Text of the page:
CINDY ANDERSON from PTAC asked about No Child Left Behind.
“I would never vote to reauthorize No Child Left Behind in the manner in which it is currently being implemented,” Moran said. “It’s a cruel hoax. Ted Kennedy came over and talked to a handful of us who were agonizing about whether to support the No Child Left Behind Act. He encouraged us to support it because he assured us that he had gotten a commitment from President Bush that, if we accepted the testing and the rigorous standards in the Act, he would adequately support it in his federal budget. We voted for it and the very first budget after it was authorized, the president cut funding by $9 billion from what we were promised and today, it is under funded by $27 billion. You can’t require schools to reach the achievement levels required in that bill without providing them the resources .…”
Cheney supports No Child Left Behind generally. “The No Child Left Behind bill has a lot of flaws, just like many of the bills that come out of our Congress,” she said. “But No Child Left Behind did bring accountability. It said that we cannot afford to see even one child pass through the cracks. Do we need to improve No Child Left Behind? Of course we do. Do we need to adequately fund it? Of course we do. Was it right to demand accountability? Was it right to say that we need to take responsibility for our children? But I’d like to ask Mr. Moran and the other members of Congress a question. Did you put money in to address these concerns before when we had a surplus? These concerns existed then and were not addressed. No Child Left Behind began to address those concerns.”
Hurysz’ view was closer to Moran’s. “No Child Left Behind is a disaster,” he said. “I believe in standards. I work on international standards in manufacturing. Even from a standards point, this thing is a disaster. It almost ensures that at least 25 percent of the schools are going to fail. Then, the criteria are raised every year and the children who are doing well and their parents can leave the school that is ‘failing’ and go to another school. Who does that leave in failing schools? I would do away with No Child Left Behind and use the money that is already appropriated to pay for after-school programs and for hiring new teachers to reduce class sizes. Mrs. Cheney earns her living from a missile defense program that has never really been tested even though it costs billions of dollars a year. But she supports a program where our children are tested consistently, constantly, every day and it’s under-funded by 90 percent. How insipid can you get?”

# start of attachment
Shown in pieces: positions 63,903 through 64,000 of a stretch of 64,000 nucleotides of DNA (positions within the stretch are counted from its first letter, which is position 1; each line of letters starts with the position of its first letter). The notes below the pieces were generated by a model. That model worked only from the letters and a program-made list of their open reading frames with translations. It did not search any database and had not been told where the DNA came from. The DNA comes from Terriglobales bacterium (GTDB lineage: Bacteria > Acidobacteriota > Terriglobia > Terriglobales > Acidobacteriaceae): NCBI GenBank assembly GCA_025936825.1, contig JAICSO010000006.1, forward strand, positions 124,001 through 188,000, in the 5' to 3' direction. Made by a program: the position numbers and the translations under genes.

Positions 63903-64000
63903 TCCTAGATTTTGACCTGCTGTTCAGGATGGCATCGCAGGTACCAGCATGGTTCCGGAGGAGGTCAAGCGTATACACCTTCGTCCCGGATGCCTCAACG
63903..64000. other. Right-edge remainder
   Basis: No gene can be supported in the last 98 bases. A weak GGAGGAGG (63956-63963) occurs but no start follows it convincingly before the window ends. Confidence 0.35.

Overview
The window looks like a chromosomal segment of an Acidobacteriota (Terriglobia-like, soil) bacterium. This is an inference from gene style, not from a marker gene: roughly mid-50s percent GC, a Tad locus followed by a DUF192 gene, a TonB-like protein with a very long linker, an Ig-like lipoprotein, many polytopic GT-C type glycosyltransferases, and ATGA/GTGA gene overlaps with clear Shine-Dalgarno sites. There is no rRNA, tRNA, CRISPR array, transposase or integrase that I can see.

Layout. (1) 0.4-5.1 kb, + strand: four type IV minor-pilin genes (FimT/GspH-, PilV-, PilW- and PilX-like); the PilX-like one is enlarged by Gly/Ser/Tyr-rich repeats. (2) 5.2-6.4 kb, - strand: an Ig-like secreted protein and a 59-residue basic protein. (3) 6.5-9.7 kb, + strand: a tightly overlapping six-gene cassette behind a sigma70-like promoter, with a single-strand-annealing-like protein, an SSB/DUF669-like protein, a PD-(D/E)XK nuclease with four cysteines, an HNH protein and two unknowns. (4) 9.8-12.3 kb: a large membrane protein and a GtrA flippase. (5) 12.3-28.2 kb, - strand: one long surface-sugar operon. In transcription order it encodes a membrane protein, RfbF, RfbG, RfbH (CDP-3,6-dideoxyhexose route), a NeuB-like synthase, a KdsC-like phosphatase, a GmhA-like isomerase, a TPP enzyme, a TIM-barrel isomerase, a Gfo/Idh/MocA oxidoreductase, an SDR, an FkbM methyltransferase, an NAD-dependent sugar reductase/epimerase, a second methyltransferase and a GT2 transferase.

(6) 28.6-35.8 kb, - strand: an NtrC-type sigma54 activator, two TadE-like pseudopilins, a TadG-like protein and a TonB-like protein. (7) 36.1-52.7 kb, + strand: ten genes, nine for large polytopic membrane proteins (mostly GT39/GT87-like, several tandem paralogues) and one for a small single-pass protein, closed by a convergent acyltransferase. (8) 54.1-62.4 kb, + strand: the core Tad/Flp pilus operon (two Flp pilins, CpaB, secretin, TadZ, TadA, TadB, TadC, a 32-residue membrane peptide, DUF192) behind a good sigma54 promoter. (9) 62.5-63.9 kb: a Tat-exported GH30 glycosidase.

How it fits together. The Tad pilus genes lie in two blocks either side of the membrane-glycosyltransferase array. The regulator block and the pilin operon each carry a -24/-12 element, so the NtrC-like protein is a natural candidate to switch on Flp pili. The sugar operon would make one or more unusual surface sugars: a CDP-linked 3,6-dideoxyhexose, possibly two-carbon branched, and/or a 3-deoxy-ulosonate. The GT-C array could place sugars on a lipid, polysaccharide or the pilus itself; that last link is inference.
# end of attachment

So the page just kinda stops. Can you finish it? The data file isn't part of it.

FINALLY, THE CANDIDATES responded to a question from Edgar River with TWSC, who asked if each of them supported public education and public assistance for undocumented persons who are living in this country.
“I have supported public education and public assistance for everyone in this country who needs it,” Moran said. “We have lost those votes in Congress and I know that there are a lot of people who oppose it. But what is the answer? Are we going to raise children in this country without an education? Is it in our interest to have an uneducated work force that is going to have no upward mobility as a possibility? I don’t think it’s in our interest. We benefit from all of the children that we educate. The immigration issue is a national issue but the cost is being borne by local governments. I have cosponsored what’s called a Dream Act that enables students to be able to go to college within their state regardless of whether they are documented or undocumented if they came through our school system and they qualify, they should be able to get reduced tuition as in-state residents. It seems to me that it’s going to come back to haunt us if we discriminate against people.”
Cheney would take a different approach. “I think we should take undocumented persons and make them documented,” she said. “Not just for the purpose of providing public education and public assistance but to ensure the safety and security of this nation. I would do that through the Guest Worker Policy, which has some flaws but a lot of validity. It would basically allow everyone who is living in the shadows in this country to come out of the shadows and live and work legally. This would mean that they would pay taxes and could get the benefits of living here legally. If they are paying taxes, they are paying for their education and for their healthcare. We need to take those steps and make our undocumented workers documented.”
Hurysz wants a dialogue on immigration policy. “I think we should have a national dialogue about immigration and decide what we want our country to look like in 30 years,” he said. “Congress, historically, has endorsed a high level of immigration into the United States. Currently more of our population growth comes from immigration than anything else. I have advocated a living wage and have advocated raising the minimum wage. We know who benefits from keeping wages low and it is not the middle class Democrats. Essentially, we have to have social justice here and when we get some social justice, we are going to be able to get some idea of where we are going to be going and what we are going to be doing.”
The election will be held on Nov. 2.